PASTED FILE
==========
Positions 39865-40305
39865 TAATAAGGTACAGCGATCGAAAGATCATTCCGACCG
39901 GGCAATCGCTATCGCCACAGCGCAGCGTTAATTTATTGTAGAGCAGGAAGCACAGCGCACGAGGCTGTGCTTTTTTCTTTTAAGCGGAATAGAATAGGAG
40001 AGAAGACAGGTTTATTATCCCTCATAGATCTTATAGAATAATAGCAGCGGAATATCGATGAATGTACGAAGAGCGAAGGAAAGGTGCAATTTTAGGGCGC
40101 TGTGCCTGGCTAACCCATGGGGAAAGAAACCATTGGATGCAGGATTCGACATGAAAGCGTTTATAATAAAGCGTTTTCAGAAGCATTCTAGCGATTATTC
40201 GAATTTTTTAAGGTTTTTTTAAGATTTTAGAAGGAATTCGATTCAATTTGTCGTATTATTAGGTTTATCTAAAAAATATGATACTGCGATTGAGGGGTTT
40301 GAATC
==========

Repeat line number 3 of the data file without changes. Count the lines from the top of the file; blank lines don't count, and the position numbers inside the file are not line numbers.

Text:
39901 GGCAATCGCTATCGCCACAGCGCAGCGTTAATTTATTGTAGAGCAGGAAGCACAGCGCACGAGGCTGTGCTTTTTTCTTTTAAGCGGAATAGAATAGGAG